TT Coupe 3.2 quattro '07
A preview of the second-generation TT was provided in the form of the Audi Shooting Brake concept car, shown at the Tokyo Motor Show in 2005. This concept was an insight into the new TT, but featured angular styling, and a "shooting brake" two-door hatchback body style.
Audi revealed the second-generation TT, internal designation Typ 8J, on 6 April 2006. It is constructed on the Volkswagen Group A5 (PQ35) platform, and uses aluminium in the front bodypanels, and steel in the rear, to enhance its near-neutral front-to-rear weight distribution. It is available in front-wheel drive or 'quattro' four-wheel drive layout, and is again offered as a 2+2 Coupé, and as a two-seater Roadster. Compared to the previous generation, this new variant is five inches longer and three inches wider than its predecessor. Factory production commenced during August 2006.
The powertrain options initially only included petrol engines, which consist of either one of two inline four cylinder engines - the all-new 1.8 litre EA888 Turbocharged Fuel Stratified Injection (TFSI) (available initially only in Germany, later elsewhere from mid 2009), or the more common and established EA113-variant 2.0 litre TFSI. The Fuel Stratified Injection (FSI) technology was derived from the Audi Le Mans endurance race cars, and offers improved fuel efficiency as well as an increased power output and cleaner emissions. The 3.2 litre 'V6' badged VR6 engine is carried over from the previous generation, and this engine was also available in the Canadian model. 2.0 TFSI quattro models, with the latest EA888 engine, became available in 2009 model year.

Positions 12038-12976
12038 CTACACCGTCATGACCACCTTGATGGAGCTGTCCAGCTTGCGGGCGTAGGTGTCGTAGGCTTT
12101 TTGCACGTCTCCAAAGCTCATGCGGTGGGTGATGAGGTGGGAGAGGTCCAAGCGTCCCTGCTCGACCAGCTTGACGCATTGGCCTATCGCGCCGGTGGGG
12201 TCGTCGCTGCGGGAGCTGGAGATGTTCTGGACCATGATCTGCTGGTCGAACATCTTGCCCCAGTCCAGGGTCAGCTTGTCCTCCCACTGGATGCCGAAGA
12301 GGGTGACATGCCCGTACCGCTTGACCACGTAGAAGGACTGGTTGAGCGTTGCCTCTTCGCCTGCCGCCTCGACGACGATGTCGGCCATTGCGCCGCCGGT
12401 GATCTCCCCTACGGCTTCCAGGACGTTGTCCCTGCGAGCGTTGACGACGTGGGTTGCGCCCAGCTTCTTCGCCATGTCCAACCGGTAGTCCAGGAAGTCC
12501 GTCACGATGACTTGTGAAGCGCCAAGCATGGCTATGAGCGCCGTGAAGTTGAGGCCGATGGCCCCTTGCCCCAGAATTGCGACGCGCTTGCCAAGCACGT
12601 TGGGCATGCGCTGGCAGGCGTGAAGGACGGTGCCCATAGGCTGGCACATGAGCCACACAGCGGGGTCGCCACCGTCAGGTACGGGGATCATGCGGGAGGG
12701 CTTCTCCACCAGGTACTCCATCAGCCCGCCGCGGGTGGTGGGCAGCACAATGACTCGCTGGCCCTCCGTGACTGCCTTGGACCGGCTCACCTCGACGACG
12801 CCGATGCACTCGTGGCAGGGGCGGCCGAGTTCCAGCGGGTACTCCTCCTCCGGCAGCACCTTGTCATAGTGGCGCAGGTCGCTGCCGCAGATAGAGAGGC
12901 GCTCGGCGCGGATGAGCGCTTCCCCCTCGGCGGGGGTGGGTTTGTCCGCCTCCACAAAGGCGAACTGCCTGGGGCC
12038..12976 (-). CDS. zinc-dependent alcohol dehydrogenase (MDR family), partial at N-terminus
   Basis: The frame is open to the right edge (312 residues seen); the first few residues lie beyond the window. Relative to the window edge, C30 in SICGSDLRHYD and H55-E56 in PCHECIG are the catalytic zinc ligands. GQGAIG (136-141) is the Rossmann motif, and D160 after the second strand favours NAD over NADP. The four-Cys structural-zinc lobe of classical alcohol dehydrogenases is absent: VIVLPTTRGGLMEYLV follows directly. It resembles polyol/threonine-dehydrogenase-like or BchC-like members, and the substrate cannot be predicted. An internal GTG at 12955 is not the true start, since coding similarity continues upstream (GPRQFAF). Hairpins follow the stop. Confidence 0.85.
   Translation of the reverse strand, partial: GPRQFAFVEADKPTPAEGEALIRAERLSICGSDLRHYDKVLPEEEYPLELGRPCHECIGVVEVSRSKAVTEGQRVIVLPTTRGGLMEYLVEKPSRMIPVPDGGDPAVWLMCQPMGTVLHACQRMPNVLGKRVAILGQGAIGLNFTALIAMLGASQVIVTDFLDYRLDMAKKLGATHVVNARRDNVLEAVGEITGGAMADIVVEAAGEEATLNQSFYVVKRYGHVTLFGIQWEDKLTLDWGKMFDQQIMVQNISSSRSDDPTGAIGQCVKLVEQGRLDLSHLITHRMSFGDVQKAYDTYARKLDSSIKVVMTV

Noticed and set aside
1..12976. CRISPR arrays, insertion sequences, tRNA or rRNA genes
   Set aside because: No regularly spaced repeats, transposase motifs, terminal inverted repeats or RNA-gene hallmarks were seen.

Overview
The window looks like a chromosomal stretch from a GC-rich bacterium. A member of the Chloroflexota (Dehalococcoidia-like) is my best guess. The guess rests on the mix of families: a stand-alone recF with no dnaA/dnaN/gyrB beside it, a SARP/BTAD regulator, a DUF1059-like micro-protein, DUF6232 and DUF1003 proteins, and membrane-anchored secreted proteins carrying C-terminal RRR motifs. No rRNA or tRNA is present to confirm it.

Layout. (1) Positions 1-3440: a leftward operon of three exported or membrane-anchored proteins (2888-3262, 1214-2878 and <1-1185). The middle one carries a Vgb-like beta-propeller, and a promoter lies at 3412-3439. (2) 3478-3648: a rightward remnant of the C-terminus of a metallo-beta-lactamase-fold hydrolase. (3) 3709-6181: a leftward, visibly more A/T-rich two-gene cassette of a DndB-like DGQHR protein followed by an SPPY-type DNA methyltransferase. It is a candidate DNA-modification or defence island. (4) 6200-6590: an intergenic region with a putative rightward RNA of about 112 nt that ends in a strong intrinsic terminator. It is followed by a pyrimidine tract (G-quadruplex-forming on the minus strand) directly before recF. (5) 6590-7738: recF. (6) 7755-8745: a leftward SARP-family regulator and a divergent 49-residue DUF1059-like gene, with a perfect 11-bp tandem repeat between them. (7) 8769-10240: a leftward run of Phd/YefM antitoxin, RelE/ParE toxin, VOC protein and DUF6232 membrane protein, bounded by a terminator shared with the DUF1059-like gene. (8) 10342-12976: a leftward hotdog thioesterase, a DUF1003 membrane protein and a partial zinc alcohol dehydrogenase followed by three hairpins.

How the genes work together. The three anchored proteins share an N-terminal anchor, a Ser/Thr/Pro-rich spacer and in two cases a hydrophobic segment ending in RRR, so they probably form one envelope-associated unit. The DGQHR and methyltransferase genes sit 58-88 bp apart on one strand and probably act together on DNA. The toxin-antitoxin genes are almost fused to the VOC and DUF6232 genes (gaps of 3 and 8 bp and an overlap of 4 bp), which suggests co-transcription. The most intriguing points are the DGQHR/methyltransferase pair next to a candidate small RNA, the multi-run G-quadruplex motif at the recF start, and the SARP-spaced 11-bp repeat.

A six-speed manual transmission is standard, with the six-speed Direct-Shift Gearbox (now called S-TRONIC on all Audi models) as an option for all but 1.8 litre engine. quattro on-demand four-wheel drive, again using the Haldex Traction clutch is available - standard on V6 models, but was not available on 1.8 TFSI.
Like all its PQ35 platform-mates, the new 8J TT now has a multi-link fully independent rear suspension to complement the front independent suspension. The entire suspension system can be enhanced with Audi's new active suspension, "Audi Magnetic Ride", available as an option. This is based on Delphi's MagneRide, which uses magneto rheological dampers (this means that an electronic control unit for the suspension will automatically adjust its damping properties depending on the current road conditions and driving manner).
The new TT also features an revised rear spoiler; which automatically extends at speeds greater than 120 kilometres per hour (75 mph), and retracts again below 80 kilometres per hour (50 mph). The spoiler can also be manually controlled by the driver via a switch on the dash.